As well as the Article 8 argument in the ECHR case above, the parents contended that vaccination was contrary to their Article 9 right. This claim was dismissed because the parents’ particular beliefs did not have sufficient “cogency, seriousness, cohesion, and importance” to be covered. Even if they did have, it is almost certain that the justification found for Article 8 in that case would also have applied to Article 9, and so the claim would have failed on that basis too, although here a court may find that someone does have a belief that is strong enough to be covered—it depends on the facts of each case.
There could be similar claims in the UK, although in the care providers’ case a justification by the government that it is necessary for the health of the population may be weakened compared to the childhood vaccinations given the huge numbers of people that may be affected and the consequent risk to the NHS.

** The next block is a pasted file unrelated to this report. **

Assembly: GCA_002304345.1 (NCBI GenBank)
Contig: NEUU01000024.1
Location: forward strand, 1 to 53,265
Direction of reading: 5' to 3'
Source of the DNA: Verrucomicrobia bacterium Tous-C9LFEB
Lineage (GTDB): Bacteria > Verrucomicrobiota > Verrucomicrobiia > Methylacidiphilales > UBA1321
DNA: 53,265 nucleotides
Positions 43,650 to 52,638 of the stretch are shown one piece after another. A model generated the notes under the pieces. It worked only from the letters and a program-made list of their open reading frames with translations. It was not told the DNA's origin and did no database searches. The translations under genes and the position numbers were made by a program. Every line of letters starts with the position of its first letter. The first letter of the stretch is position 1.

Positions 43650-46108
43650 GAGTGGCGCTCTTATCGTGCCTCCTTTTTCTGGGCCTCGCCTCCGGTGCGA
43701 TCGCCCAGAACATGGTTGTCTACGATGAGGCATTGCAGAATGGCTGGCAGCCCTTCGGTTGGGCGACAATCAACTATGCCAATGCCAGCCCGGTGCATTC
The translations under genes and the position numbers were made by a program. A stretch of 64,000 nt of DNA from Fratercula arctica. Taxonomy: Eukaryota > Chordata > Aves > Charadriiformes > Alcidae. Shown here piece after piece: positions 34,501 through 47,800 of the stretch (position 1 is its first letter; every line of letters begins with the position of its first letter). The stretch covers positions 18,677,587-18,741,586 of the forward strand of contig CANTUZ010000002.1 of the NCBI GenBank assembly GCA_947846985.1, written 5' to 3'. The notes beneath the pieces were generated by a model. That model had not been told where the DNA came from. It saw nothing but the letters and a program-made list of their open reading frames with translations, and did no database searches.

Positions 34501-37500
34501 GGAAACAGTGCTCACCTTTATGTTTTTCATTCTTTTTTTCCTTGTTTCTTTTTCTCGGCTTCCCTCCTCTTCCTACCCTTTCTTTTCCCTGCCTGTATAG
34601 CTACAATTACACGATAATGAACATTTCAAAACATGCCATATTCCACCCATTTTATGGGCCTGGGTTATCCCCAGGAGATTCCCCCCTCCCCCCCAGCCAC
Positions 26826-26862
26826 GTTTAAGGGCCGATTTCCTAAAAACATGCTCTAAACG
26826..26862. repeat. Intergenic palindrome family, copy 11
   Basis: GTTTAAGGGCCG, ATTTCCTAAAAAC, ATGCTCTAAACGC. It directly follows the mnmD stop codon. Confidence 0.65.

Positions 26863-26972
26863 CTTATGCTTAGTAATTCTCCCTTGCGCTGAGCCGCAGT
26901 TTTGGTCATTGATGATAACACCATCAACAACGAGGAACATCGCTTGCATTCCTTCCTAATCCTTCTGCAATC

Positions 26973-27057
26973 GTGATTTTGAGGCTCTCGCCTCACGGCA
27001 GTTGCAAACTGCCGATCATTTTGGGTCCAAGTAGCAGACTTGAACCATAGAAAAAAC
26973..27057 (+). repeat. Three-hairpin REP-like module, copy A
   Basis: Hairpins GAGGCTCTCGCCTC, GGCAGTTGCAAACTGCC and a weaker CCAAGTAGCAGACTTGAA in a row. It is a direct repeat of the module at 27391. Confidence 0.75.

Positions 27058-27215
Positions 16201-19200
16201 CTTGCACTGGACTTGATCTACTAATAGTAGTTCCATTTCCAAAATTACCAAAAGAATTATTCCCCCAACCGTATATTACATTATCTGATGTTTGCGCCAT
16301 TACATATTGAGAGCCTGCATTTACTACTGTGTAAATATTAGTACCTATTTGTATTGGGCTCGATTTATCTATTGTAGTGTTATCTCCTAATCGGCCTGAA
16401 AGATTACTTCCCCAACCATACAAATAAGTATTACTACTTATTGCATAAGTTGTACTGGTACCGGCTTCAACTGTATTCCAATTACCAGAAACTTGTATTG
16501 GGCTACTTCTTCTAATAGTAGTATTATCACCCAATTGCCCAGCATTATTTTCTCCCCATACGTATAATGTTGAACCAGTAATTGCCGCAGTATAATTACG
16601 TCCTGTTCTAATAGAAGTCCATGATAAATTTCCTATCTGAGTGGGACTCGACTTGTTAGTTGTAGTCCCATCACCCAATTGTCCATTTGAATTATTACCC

The second argument comes under the Equality Act. There are a number of possible claims here. A pregnant employee who refused to get a vaccine could claim pregnancy discrimination, or there may be claims of race discrimination or discrimination against “religion and belief.”
Any conditions imposed on unvaccinated employees that put them at a disadvantage to vaccinated employees could disproportionately impact, for example, certain racial groups which have a lower take-up of vaccination. It may also impact more on people of certain religions, or those for whom anti-vaccination could be so cogent as to amount to a religious belief. This disproportionate impact is known as “indirect discrimination” but, like Articles 8 and 9, it may be justified, and it is possible, as in the ECHR case, that a court will find in such a case that the national interest in protecting the population or the interest of the other employees, patients, or other relevant persons would be sufficient to defeat the claim.